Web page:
The eminent site XKCD has published this picture that compares the surface areas of notable rocky celestial bodies in our solar system. The four giant planets are excluded because they lack mappable surfaces. The arrangement would be laid out nicely on the type of Ringworld that Larry Niven proposed in some of his stories — link >>>
One of my favourite science fiction authors, pulp queen Leigh Brackett, was born one hundred years ago on December 7, 1915. She wrote interplanetary adventures in a dramatic solar system: canals and ancient horrors on Mars, jungles and dark science on Venus, and so on. Her stories frequently moved in the borderland between SF and fantasy, because the genre boundaries were less clearcut in those days.
Leigh Brackett’s final feat was the manuscript to Star Wars V: The Empire Strikes Back, which so far is my favorite in the Skywalker Saga. Unfortunately she died before the completion of the movie.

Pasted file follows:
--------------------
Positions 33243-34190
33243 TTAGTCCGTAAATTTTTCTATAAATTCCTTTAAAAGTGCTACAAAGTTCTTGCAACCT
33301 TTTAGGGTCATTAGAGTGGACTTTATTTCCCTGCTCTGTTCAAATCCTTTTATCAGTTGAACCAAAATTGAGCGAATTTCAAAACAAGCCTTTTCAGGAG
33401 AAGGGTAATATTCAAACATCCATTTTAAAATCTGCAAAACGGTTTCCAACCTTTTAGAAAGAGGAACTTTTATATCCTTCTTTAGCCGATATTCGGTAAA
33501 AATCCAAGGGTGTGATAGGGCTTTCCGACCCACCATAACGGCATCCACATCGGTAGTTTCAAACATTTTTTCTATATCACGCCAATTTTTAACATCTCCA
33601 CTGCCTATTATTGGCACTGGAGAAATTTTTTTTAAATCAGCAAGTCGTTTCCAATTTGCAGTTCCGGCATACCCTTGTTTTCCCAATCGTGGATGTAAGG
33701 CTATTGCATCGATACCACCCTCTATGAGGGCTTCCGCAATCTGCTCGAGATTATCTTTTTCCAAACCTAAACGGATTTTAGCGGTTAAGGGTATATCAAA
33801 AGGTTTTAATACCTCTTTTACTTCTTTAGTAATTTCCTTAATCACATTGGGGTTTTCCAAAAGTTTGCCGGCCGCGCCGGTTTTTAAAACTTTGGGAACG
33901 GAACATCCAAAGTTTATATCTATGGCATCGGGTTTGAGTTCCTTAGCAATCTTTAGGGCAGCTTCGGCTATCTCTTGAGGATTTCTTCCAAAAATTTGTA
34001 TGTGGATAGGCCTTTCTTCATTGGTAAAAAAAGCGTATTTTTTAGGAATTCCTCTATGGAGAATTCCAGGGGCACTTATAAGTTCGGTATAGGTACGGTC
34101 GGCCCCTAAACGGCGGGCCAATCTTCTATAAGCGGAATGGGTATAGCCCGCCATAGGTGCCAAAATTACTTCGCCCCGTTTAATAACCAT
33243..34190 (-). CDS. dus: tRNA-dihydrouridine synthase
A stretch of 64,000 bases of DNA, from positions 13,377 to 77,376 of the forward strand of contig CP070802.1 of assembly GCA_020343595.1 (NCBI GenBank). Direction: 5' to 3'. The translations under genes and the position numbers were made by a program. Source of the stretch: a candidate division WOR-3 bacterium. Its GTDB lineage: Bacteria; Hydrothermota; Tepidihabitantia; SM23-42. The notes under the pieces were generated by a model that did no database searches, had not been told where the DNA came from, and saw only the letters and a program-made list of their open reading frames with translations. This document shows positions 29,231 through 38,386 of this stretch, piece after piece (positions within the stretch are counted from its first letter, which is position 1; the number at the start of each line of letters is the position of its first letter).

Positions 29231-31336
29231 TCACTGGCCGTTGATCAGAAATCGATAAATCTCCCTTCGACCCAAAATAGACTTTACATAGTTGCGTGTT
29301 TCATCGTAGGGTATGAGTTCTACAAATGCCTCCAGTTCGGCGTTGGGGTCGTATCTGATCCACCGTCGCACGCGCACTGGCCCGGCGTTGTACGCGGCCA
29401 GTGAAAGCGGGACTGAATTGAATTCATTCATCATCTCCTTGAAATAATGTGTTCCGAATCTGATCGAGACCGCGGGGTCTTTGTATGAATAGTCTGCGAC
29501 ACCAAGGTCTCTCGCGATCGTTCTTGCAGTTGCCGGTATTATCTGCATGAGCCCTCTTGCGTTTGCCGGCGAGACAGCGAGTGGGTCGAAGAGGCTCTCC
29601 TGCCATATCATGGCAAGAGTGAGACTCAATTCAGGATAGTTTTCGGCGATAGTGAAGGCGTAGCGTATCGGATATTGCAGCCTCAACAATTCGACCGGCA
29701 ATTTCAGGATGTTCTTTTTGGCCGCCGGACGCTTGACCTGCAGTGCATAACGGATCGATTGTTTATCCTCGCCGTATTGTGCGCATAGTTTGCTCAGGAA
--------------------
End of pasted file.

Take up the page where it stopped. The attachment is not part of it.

Here is an article commemorating her centenary — link >>>
Wanderers is a short science fiction film by Erik Wernquist, a digital artist from Stockholm, Sweden. He explains its underlying idea:
The film is a vision of our humanity’s future expansion into the Solar System. Although speculative, the visuals in the film are based on scientific ideas and concepts of what our future in space might look like, if it ever happens. All locations depicted in the film are digital recreations of actual places in the Solar System, built from real photos and map data where available.
NASA’s Messenger probe has been investigating Mercury for some years. Among other things, it has photomapped 100 percent of the planetary surface. Mercury has one unique terrain feature: extremely long escarpments created by the planet’s slow shrinking due to internal cooling.
BBC has published an article on this matter — link >>>